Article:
The ‘Narc’s 50 Favorite Records Of The Aughts

December 9, 2009 at 5:59 am (Uncategorized)

47. Dave Kusworth & the Tenderhooks, Like “Wonderland Avenue” In A Cold Climate

Dave Kusworth is a superstar. What, you’ve never heard of him? Join the club–few people have (despite Kusworth’s affiliations-however sometimes peripheral–with The Dogs D’Amour and Hanoi Rocks). Makes no difference here. When Kusworth steps onstage in leather pants, scarves, and leopard-print jacket, with mascara dutifully-applied…well, he’s just a superstar, a rock god, a guitar hero–simply by his own possibly-drunken swagger and sneering confidence. Dave Kusworth has been playing Captain Jack Sparrow for nearly three decades now.

I could give you the laundry list of Kusworth’s career–from his days with Nikki Sudden in the legendary Jacobites lineup to a career fronting bands with names like The Bounty Hunters or The Tenderhooks. I could do all that, and you’re likely to dismiss it all as some obscurist fanboy championing an undeserving minor league never-was…so let’s not do that. No, there’s an easier way to “get” Dave Kusworth, and what he’s about. It ain’t the vocals–Dave’s voice kind of wanders around a melody, occasionally hitting it…sometimes not. His songs tend to be rocking mid-tempo laments about love lost, so even if there’s the occasional brilliant nugget of wisdom in the lyrics, you’re likely to miss it anyway, and hey, that’s not the charm of Kusworth.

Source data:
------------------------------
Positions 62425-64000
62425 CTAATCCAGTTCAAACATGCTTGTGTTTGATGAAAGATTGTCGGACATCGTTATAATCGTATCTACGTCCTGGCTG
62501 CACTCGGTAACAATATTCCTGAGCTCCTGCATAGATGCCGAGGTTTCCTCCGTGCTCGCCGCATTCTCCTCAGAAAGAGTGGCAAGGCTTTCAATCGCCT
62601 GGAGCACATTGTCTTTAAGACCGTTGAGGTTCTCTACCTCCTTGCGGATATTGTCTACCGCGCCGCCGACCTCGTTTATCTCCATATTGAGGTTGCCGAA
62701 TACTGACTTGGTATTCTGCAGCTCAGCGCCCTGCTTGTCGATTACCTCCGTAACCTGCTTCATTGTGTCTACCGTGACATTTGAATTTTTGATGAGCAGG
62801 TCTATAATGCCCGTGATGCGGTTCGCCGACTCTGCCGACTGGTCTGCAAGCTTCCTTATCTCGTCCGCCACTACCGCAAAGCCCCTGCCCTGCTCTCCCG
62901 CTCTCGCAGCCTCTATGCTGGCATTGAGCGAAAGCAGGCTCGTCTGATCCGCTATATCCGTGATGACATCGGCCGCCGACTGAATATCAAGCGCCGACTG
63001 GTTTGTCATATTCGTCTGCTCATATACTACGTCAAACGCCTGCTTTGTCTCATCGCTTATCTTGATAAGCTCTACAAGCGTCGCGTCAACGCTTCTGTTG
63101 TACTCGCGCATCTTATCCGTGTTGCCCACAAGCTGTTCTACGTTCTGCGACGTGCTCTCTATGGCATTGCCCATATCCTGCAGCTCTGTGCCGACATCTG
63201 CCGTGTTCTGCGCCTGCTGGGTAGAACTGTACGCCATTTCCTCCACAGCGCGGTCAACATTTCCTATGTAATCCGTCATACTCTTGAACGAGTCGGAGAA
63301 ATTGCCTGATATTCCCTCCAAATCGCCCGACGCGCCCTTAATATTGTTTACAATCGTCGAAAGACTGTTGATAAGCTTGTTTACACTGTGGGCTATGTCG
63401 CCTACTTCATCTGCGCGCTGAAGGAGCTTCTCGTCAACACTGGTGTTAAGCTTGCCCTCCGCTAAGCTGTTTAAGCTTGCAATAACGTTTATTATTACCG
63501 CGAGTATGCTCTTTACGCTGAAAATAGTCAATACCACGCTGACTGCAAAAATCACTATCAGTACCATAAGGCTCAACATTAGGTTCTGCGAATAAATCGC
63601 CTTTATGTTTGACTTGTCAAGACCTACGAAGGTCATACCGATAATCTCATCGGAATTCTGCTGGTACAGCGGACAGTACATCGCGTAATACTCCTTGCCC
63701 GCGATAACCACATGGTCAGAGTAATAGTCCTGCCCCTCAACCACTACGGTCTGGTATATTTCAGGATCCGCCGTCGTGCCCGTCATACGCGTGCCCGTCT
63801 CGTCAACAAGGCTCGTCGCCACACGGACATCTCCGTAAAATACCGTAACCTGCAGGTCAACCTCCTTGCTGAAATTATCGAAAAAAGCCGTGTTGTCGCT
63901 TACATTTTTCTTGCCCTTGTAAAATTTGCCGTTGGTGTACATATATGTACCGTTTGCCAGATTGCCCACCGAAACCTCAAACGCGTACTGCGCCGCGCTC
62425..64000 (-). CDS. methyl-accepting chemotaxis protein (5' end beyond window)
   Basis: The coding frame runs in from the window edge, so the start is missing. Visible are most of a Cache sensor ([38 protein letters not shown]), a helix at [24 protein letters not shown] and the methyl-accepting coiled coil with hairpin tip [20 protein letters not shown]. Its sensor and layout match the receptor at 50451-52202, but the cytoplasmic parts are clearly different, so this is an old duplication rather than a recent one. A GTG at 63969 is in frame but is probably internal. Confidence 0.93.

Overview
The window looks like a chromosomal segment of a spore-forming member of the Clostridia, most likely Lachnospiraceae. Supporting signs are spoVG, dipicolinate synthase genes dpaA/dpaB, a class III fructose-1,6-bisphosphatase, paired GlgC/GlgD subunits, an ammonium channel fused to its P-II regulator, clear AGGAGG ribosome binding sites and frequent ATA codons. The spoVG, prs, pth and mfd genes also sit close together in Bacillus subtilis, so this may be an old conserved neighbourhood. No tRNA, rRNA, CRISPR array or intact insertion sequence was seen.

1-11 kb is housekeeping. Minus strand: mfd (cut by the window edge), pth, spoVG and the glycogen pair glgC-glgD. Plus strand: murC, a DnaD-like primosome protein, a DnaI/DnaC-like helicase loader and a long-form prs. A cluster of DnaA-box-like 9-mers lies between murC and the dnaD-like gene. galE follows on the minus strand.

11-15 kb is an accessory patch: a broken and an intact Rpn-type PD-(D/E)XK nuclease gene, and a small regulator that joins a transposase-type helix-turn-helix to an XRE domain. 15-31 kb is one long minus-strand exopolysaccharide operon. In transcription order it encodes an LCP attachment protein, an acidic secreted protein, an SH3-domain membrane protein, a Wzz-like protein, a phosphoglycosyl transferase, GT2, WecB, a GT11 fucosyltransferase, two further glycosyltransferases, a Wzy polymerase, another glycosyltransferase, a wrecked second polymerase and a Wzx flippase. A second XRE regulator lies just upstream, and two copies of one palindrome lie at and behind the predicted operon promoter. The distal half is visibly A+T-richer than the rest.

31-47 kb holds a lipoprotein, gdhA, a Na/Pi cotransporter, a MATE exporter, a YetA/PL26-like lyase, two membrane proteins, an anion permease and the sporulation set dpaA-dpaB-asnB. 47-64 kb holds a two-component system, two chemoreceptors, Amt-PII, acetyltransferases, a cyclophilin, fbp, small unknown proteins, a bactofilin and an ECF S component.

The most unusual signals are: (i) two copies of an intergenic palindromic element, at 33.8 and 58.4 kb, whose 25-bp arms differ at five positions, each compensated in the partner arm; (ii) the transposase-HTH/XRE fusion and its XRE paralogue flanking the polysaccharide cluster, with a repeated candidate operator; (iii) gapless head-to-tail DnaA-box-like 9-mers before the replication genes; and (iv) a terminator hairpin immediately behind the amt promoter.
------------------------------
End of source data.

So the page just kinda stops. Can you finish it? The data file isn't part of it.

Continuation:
No, to “get” Kusworth, what you need to do is just hear the music. Especially, you need to hear the guitar. Britain has this knack for producing guitar heroes who become known not so much for virtuosity as they are for the sounds they get. I’m thinking here of the tradition of players like Mick Ronson, Jimmy Page, Bernard Butler, Johnny Marr, or Will Sergeant–guys who simply cannot strum a guitar without it sounding kick ass. Dave Kusworth sits at the top of that heap, right next to a guy like Spider From Mars Ronson who was clearly a huge influence. Whether it’s a buzzing electric guitar, a rustic acoustic, or a weeping slide guitar, Kusworth is unable to play without getting a guitar sound that sounds better than anyone else on the planet.

The other great thing is that Dave Kusworth writes riffs and melodies equal to the awesomeness of his guitar chops. During the past decade, he’s put out a half-dozen albums of almost equal, excellent quality. I picked “Wonderland Avenue” almost by tossing a coin; as it is, tracks like “Real Girl”, “Come With Me”, and the incandescent “It Comes And It Goes” are just magic. The wailing slide on “How Come I Always Dream About You?” sounds like the kind of misty-eyed ballad that the metal kids in the 1980’s kept trying to write but always failed at–they forgot to kick ass, and here Kusworth demonstrates how to do both of those things. This album–and damned near everything else Dave Kusworth has released over the years–represents the rebellious greatness of rock and roll distilled into its purest form.

Songs to listen to:
“It Comes And It Goes”
“Real Girl”
“How Come I Always Dream About You?”

47. Dave Kusworth & The Tenderhooks, Like “Wonderland Avenue” In A Cold Climate (2007)

48. Grant Lee Phillips, Mobilize (2001)
49. The Cobbs, Sing The Deathcapades (2006)
50. The Bangles, Doll Revolution (2003)
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